Despite setbacks wolf program beneficial

Officials are taking in stride news that one of the wolves relocated to Isle Royale National Park last year has crossed the ice bridge from the remote island and returned to the mainland where it had been captured only months ago.

The female was among four wolves placed on the island in an attempt to repopulate the species, which was down to just two animals last year, neither of which could breed with the other, being father and daughter.

Park superintendent Phyllis Green told the Associated Press that such setbacks weren’t unexpected and wouldn’t thwart the operation.

“When we made the decision to restore the predator-prey relationship, we knew we would have to respectfully work with whatever curves nature threw at us, whether it’s adverse weather or wolves working out where they choose to fit on the landscape,” she said in a AP story on the issue. “We’re going to continue the project for the next three years, a window we feel affords us the opportunity for successful restoration.”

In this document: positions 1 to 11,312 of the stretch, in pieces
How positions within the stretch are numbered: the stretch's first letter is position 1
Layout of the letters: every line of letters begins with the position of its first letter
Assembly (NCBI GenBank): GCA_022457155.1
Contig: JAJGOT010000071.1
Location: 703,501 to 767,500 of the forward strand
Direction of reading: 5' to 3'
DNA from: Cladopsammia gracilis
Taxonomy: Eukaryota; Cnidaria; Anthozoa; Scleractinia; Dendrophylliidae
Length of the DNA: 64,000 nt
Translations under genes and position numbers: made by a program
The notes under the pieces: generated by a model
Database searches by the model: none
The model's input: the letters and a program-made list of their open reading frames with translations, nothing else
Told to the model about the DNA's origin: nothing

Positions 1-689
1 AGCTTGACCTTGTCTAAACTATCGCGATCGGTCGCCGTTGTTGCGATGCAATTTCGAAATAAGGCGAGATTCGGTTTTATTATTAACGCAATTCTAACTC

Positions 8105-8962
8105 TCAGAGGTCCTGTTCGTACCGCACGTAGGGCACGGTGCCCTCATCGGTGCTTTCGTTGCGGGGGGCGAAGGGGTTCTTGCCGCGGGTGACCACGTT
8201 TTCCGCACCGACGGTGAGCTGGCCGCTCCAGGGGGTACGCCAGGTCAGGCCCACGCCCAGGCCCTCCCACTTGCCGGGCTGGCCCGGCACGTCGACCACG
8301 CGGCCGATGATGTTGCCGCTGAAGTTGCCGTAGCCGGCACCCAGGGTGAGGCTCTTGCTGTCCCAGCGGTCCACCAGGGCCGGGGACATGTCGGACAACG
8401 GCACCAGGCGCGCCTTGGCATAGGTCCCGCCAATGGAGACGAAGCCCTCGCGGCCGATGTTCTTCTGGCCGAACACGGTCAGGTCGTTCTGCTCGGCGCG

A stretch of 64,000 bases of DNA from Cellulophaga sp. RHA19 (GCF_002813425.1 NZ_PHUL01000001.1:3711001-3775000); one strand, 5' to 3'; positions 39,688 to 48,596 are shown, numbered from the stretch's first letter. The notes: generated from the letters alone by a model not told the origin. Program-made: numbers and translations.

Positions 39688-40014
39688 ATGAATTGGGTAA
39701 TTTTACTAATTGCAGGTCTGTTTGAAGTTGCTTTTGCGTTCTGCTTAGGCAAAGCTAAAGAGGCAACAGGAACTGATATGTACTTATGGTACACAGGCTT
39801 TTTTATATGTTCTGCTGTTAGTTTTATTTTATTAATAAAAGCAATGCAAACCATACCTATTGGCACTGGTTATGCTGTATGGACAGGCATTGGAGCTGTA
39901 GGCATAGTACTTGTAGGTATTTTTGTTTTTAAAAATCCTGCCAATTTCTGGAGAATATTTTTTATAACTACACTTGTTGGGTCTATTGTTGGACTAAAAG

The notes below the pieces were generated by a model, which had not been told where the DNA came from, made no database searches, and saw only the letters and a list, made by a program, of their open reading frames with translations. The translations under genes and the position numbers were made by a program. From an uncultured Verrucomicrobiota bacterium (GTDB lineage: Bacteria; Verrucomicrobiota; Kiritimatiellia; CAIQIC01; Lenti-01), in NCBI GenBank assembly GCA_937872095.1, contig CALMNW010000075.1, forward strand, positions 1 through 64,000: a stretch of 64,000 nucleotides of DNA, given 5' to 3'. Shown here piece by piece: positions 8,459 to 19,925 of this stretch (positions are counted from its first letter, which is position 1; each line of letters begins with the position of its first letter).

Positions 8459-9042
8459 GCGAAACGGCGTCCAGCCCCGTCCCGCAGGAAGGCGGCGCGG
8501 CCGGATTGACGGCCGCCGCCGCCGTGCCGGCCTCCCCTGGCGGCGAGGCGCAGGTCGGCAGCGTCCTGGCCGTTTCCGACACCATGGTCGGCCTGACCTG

The wolves are needed on the island to curb overpopulation by moose, officials have said.

The female that returned to the mainland was among animals relocated from the Grand Portage Band of Lake Superior Chippewa. GPS data was used to confirm the development, noting that the wolf was somewhere near the border between northeastern Minnesota and the Canadian province of Ontario.

AP reported the National Park Service hopes to move 20 to 30 wolves to Isle Royale over several years, but one wolf captured for movement to the park died in captivity while another perished a month after it arrived.

These modest hiccups aside, we’ve supported this effort from the beginning and continue to do so.

It just might take a bit of extra effort to head off Mother Nature until the species takes hold on the island.

— The Mining Journal (Marquette)